There’s no singular campus experience, but there are a few moments that are iconically “Michigan” — walking through the Diag, studying in the UgLi, going out to the less-than-pristine bars on South University Avenue. Until recently, I had never noticed a common thread between these scenes, but now their similarity strikes me: all of them take place on Central Campus.
The fact that when we think of Michigan we think of Central Campus is unsurprising. There’s a reason students joke about having never been to North Campus, and why incoming freshmen assigned to live on North try to pay thousands of dollars to swap dorms with someone on Central. Everything we envision as “The Michigan Experience” revolves around Central. Why would anyone sacrifice Ann Arbor’s indescribable energy and its historic, vibrant Central Campus for the dated ’50s architecture and suburban sprawl that is North Campus?
Much has already been said about the shortcomings of North Campus. But for better or worse, it’s part of the University, and as the campus continues to grow, we’ll be increasingly looking toward North for extra space.
But how did North and Central develop such distinct characters in the first place? And how might we envision a better North Campus?
In my final year as a University undergraduate student, I figured it’s finally time to immerse myself in the illusive, evergreen acres of North Campus. My plan was this: to spend a whole day on North Campus and to try to appreciate and evaluate it on its own merits, not just in contrast to Central.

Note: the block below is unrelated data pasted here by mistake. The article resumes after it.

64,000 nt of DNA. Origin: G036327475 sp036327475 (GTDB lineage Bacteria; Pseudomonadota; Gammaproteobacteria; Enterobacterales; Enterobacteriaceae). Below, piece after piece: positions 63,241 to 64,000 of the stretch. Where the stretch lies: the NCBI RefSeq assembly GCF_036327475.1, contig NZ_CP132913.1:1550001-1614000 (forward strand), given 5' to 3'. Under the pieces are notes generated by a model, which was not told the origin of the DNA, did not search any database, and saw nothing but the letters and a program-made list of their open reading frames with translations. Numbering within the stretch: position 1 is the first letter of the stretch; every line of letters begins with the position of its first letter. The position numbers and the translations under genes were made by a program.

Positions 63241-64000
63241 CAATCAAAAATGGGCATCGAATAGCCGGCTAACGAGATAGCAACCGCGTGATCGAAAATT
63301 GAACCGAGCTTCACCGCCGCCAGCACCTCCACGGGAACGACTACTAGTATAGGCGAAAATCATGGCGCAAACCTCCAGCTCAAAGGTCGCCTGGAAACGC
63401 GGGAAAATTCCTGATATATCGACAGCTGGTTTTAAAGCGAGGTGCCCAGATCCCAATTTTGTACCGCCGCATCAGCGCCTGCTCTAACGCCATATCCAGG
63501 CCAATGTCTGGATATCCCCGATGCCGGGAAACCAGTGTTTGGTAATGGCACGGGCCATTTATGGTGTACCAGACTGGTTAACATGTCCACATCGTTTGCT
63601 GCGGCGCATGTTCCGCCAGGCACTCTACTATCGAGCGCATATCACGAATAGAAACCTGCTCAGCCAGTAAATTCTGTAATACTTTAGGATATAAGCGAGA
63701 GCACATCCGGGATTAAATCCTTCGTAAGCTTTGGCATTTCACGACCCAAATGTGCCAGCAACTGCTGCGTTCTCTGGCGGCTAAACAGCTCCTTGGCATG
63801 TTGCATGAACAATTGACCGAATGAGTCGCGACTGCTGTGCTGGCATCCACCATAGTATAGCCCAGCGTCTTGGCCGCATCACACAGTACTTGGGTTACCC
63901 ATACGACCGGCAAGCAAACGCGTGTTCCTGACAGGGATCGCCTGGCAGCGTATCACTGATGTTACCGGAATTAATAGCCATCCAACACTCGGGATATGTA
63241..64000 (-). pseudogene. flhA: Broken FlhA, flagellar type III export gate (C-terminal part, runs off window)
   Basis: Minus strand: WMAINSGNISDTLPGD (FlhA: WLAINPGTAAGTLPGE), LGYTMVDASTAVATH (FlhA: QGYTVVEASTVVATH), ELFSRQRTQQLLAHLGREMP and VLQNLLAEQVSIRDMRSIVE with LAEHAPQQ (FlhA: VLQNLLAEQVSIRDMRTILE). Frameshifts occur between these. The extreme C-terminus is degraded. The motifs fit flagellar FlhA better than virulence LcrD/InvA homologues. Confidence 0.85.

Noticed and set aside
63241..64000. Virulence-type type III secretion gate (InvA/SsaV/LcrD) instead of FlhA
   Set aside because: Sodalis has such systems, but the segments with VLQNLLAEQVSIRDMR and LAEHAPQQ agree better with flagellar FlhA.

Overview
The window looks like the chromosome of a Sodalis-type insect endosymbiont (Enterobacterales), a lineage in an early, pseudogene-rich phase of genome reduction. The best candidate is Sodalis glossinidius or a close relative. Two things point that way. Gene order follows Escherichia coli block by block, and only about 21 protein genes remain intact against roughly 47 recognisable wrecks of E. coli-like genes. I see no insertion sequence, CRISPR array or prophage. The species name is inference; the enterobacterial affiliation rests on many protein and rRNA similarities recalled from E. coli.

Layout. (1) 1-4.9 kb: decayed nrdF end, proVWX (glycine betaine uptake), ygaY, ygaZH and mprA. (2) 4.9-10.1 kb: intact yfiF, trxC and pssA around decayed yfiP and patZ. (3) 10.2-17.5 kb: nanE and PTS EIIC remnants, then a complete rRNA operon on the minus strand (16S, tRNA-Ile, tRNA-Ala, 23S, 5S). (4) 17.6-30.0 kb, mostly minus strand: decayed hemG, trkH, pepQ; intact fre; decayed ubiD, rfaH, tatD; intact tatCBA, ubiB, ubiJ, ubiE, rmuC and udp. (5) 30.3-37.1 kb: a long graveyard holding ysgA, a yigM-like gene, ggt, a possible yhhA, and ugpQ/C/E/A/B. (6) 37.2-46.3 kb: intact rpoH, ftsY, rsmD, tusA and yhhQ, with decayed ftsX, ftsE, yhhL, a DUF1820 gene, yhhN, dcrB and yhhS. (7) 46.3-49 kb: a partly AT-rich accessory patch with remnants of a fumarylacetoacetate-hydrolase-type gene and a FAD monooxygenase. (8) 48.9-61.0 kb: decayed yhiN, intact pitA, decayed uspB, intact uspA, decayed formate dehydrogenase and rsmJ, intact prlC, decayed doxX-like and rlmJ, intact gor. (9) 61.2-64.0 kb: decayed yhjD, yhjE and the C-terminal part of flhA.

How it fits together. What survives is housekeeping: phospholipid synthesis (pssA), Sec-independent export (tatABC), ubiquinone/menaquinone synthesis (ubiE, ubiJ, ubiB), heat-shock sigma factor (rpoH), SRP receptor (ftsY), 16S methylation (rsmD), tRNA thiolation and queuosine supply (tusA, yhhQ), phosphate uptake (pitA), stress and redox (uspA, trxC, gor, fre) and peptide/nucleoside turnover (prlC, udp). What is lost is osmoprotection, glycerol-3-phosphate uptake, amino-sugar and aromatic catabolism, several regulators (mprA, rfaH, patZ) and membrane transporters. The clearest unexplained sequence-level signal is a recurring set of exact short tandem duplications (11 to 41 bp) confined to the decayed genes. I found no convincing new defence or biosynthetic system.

I’d like to think I’ve spent more time on North Campus than the average student whose classes are all on Central. I never lived in Bursley or Baits, but over the pandemic, I would frequently drive to the Ford Robotics Building to study, since it was one of the few buildings on campus that was open into the late hours of the night.
During some of those study sessions, I found myself walking through the woods behind Bursley, getting takeout off Plymouth Road and exploring Pierpont Commons. However, I had never spent more than a few hours on North Campus and had never truly immersed myself in it.
So, in an effort to understand what it was really like to live and learn on North Campus, I devised a way to better understand the space.